Political Activities:Cannot participate in political campaigns or electioneering.Can actively take part in political and election campaign activities.
Donations / Gifts of Property:Donations and gifts of property are tax-deductible as “charitable contributions” on the donor’s federal tax return. Any portion for which goods or services were exchanged is excluded.Dues and other payments may be deducted as a business expense to the extent they are “ordinary and necessary,” but are not charitable donations for tax purposes.
Application:  Federal Form 1023Federal Form 1024
Annual IRS Filing Requirements:Must file form 990-N, 990-EZ, or 990 annually.Must file form 990-N, 990-EZ, or 990 annually.
State & Local Taxes:May be eligible to receive other state and local tax exemptions (such as sales tax). Eligibility for these exemptions is governed by state law.Generally. not eligible to receive other state and local exemptions (such as sales tax).
Donor Disclosure Requirements:Must disclose major donors (generally $5,000 or more) to the IRS via Schedule B. For public charities, this form is not subject to public inspection.Is not required to disclose major donors to the IRS or to the public. However, the organization must still maintain appropriate donor records.

3 Submit Your Application

To apply for recognition of tax exemption with the IRS, an organization would file federal Form 1023 for 501(c)(3) status or Form 1024 for 501(c)(6) status. Application fees are between $275 and $600 currently, but you can find the latest fees and instructions on the pages we’ve linked. Before you apply, consider reviewing some of the resources and videos from the IRS to ensure you are proceeding correctly.

When your application is approved, the IRS will issue an affirmation letter, which is the official confirmation of tax-exempt status. This is useful for additional elements of your process, since banks, insurance companies, and other organizations will frequently require your organization to offer proof of tax exemption.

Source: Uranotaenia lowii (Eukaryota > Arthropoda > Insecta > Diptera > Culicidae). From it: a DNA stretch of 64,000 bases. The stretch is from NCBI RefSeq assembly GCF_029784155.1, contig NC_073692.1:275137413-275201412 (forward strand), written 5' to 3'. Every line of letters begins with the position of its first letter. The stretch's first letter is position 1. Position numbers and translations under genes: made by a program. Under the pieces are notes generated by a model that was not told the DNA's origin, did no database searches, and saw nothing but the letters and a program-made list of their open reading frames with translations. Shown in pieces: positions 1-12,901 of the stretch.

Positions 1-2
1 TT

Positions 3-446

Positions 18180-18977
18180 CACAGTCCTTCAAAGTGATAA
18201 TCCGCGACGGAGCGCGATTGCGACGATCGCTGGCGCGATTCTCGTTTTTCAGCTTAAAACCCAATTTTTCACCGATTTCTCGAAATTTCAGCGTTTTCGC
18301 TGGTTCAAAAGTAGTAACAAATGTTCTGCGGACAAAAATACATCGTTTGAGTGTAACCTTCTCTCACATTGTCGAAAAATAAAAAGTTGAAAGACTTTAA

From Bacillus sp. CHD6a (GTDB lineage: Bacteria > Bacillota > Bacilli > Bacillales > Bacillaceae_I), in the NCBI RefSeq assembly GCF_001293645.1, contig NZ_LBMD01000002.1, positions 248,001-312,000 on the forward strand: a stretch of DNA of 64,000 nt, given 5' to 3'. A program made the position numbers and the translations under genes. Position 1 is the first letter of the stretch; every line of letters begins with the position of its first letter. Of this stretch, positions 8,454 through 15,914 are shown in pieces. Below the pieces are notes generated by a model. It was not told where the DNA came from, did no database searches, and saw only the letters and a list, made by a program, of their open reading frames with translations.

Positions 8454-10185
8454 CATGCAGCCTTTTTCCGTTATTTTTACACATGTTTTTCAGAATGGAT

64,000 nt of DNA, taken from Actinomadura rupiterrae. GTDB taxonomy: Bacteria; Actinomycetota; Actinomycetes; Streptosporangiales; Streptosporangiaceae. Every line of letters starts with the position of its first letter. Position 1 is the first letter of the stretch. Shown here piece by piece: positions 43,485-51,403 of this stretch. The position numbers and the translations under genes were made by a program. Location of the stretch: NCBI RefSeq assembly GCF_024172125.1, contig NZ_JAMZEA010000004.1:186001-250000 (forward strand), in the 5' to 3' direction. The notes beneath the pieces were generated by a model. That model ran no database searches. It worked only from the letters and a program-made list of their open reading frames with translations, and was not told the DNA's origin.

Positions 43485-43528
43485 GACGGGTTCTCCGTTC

4 Maintain Your Status in Good Standing

Once your tax-exempt status is granted, you will be required to file IRS Form 990-N, 990-EZ or 990 annually to maintain your status. Form 990-T may also be required if your organization receives more than $1,000 of unrelated business income. Failure to file the correct returns for three consecutive years will result in the automatic revocation of your tax-exempt status.

Be sure to retain a copy of the IRS affirmation letter on file and easily accessible. You will need to contact the IRS to replace a lost tax-exempt status letter or if your organization has a change to its name or address.

A final tip: the IRS offers an abundance of useful information and resources aimed at nonprofit organizations through its Stay Exempt website. These resources can keep your association leadership in-the-know and help ensure no issues with retaining good standing with the IRS.

Bill Ray Author Photo
Bill Ray, CPA

Degrees and Credentials:
Bachelor of Arts in Accounting from Lycoming College, Certified Public Accountant (CPA)

Association Management Professional Since:

What inspires you about your work?
I am passionate about supporting mission focused clients. By managing the finance and accounting needs of our clients, they can focus their time and effort on the mission and vision of their organizations.